As I slowly learned to adjust and heal from the horribleness I experienced living with my parents as meth addicts, the counting obsession stopped. But I do suffer from perfectionism still. I lived in a drug house that was filthy and was always lacking in food, toilet paper, and all the basic necessities, including power and water, where every window was covered with sheets and blankets, with trash and junk piled everywhere inside and outside, weeds waist high, broken windows, holes in doors and walls, even gunshot holes in my parent's bedroom that resulted from a fight between them one day behind locked doors. We heard the screams and the gunshots and I was terrified that my dad had killed my mom. Somehow, the terror at home drove me to be an over-achiever in school and sports. I managed to be a straight A student, attended seminary, played in the school orchestra, was a member of art club, German club, and NHS as well as a successful athlete, doing cheerleading for two years, and cross country and track from 7th grade until 12th grade. I don't remember ever vocally telling my friends outright, "My parents are drug addicts." In junior high I did everything I could to keep it a secret. Even though we had no phone, I would pretend to use the payphone outside the gym after cheering at a game, so others would believe I was calling home to get a ride. In all reality, my worst nightmare was to have anyone give me a ride home and find out where I lived and discover my secret. So I waited until most everyone had left and cleared out, and then I would walk home in the dark. Only a few friends actually knew where I lived, and even with them was I very hesitant to share many details with about my home and parents and life.
Whatever all the crazy complicated reasons were for my actions, I carry with me a very strong desire for perfectionism. These days it manifests in mild OCD issues. When my house gets cluttered or disorderly, if pillows aren't straight, bed covers are lumpy, toys disorganized, the floor not swept, counters not clean and such, it makes me feel out of control, I can't focus like I'd like to and it affects my ability to be productive. Not that my house is spotless, because it is usually mainly just mediocre, but I attribute my sometimes inability to "let the housework go" and enjoy the little moments to the post traumatic stress I suffered from some very horrible experiences. Of course I do believe that "cleanliness is next to Godliness" and that having a home that is in order is more conducive to the Spirit dwelling there more consistently. I believe that children are less over whelmed in more organized homes and play better and for longer with less toys. Having a home that is clean and tidy really does bring me great satisfaction and cleaning is actually very therapeutic for me, but I definitely can feel the inward struggle I have to maintain balance between my often unrealistic expectations and the reality of living with four children and a husband.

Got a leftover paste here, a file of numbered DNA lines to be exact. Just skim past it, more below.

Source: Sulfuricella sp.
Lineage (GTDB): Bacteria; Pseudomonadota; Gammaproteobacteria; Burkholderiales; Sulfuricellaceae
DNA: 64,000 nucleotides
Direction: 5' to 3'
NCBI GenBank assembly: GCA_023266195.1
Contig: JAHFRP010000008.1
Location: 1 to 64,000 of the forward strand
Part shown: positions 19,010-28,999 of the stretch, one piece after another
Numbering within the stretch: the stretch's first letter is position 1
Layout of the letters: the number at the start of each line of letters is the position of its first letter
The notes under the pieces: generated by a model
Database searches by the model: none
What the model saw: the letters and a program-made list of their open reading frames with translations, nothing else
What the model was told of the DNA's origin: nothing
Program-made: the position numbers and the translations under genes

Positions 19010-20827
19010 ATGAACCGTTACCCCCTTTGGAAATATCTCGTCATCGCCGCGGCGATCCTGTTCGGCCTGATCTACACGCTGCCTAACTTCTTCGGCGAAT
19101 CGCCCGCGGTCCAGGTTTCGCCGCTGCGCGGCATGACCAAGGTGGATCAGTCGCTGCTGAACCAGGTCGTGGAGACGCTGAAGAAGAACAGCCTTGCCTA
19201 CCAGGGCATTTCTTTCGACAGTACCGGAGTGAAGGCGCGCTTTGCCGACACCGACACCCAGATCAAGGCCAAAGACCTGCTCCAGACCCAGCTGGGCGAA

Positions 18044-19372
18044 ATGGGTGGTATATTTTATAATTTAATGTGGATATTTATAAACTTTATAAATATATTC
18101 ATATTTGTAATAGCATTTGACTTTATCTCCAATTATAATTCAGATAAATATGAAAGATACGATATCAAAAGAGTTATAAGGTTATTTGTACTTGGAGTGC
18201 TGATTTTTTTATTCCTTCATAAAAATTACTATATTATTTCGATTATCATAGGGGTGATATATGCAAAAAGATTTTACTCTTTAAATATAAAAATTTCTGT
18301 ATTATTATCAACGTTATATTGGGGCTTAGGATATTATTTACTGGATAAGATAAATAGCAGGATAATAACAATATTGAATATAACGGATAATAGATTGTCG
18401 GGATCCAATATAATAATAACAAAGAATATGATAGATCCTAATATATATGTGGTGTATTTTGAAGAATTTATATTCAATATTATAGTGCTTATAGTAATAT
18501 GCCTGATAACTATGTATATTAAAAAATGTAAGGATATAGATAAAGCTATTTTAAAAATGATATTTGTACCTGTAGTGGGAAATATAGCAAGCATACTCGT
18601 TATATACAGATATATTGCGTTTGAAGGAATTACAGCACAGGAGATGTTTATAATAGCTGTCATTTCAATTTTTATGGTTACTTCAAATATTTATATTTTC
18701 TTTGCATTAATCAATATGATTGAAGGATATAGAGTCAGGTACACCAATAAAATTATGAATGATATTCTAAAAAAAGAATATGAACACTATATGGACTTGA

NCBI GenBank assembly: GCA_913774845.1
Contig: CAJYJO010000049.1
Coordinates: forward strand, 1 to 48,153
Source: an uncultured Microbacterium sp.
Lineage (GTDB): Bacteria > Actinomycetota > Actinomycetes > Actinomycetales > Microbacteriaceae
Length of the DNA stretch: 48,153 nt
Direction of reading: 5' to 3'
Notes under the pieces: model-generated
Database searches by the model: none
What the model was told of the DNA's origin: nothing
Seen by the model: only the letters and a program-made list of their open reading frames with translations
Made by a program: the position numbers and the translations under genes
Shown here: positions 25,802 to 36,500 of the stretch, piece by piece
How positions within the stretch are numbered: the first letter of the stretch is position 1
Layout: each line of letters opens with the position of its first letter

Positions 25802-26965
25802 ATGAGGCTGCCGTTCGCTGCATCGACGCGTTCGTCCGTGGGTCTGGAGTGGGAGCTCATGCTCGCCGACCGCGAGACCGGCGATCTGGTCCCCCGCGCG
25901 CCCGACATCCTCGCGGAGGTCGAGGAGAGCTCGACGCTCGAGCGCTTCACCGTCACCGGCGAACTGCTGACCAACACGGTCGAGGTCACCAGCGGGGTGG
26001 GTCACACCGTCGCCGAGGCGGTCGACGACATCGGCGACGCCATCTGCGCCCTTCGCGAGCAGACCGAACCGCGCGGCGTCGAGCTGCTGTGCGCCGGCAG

But all of this history made me think about how so often we build on the outside what appears to be "perfect" when there is so much more to the story on the inside. For me, I work hard everyday, to make sure my family stays on top of all the housework. It's important. I'm motivated by many factors. But don't think for one minute that just because my house is always clean that it means I'm perfect and that I will judge you if your house looks differently. There's always going to be a part of me that maintains a clean home because I'm broken inside. We are all broken in some way, and it manifests itself in different ways. And tonight I was thinking how beautiful that concept really is. The broken parts of us. We shouldn't hide the brokenness. Let it come out and tell your story. I'm finding more and more that the broken me is so much better than the perfect me.
Just don't be afraid to be real, and to to be authentic, and to let everyone see all the places where you have been put back together.